Not all small towns are run by a few families. There are some out there that actually run quite smoothly and welcome anybody and their ideas, no matter where they are from or how long they have been there.

I've been in a rural area like you describe and it is frustrating as hell. Maddening really. A few trying to be English Lords looking out over their little personal empire gets old real fast. A far greater number of rural places I have lived have been quite the opposite and VERY nice welcoming places to move into and live. The place I am in now does have families that have been here since the area was settled back in the 1860-70's, but they are probably the most open of the people around here. The closed/stand-offish ones are the families that have moved in during the last 10-15 years.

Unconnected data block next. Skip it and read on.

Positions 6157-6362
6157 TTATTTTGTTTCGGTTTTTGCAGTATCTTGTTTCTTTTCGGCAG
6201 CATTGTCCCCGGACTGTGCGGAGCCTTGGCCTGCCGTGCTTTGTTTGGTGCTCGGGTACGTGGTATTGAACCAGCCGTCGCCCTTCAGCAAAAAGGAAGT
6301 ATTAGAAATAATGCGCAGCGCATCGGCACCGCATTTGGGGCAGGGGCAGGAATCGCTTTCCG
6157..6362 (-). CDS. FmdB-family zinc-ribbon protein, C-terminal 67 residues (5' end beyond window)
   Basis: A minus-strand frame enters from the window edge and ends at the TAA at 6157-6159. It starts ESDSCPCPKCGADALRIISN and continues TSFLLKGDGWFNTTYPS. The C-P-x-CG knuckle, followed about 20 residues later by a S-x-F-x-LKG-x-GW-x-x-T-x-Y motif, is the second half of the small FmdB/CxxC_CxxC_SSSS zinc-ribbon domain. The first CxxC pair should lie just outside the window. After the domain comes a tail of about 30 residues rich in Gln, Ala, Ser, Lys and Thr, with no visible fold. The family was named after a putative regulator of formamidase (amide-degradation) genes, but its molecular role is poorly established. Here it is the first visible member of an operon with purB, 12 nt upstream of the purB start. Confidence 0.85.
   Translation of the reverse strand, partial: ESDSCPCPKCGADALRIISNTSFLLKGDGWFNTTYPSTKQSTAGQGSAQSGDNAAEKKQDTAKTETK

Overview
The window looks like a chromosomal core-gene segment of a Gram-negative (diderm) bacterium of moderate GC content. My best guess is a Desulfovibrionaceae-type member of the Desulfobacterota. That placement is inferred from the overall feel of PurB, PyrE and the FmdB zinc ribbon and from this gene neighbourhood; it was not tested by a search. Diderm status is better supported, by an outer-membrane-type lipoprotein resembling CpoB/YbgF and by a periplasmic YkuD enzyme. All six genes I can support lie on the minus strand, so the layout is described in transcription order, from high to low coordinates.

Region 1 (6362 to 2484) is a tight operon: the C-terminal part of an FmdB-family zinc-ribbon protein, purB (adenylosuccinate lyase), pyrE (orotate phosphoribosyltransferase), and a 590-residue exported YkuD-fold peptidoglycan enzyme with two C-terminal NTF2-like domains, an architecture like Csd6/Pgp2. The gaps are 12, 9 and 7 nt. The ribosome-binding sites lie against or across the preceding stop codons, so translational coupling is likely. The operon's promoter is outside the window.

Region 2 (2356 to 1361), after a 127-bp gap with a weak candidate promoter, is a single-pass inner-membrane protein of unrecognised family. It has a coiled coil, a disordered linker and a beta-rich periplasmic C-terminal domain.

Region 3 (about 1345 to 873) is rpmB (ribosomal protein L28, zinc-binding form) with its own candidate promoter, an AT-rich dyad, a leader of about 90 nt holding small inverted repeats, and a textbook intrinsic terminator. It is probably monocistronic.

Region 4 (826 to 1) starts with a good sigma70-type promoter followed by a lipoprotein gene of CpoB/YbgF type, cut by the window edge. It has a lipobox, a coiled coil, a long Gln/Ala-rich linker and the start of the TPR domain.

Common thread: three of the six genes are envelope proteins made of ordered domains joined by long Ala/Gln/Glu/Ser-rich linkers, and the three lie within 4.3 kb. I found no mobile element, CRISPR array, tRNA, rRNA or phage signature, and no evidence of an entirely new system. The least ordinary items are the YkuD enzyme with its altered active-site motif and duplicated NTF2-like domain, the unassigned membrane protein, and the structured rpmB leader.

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Old 07-24-2010, 08:29 PM
 
Location: playing in the colorful Colorado dirt
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Quote:
Originally Posted by West of Encino View Post
I've stayed in the city for too long and was wondering what does it feel like living in a rural setting. I understand that living rural means no nosy neighbors, it's more quiet than large cities, and hardly any drama, am I right?
Quiet, peaceful and a little isolated. Not everyonw can handle it and it's a LOT of work. Bottom line I wouldn't trade it for all the tea in China.
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Old 07-24-2010, 09:18 PM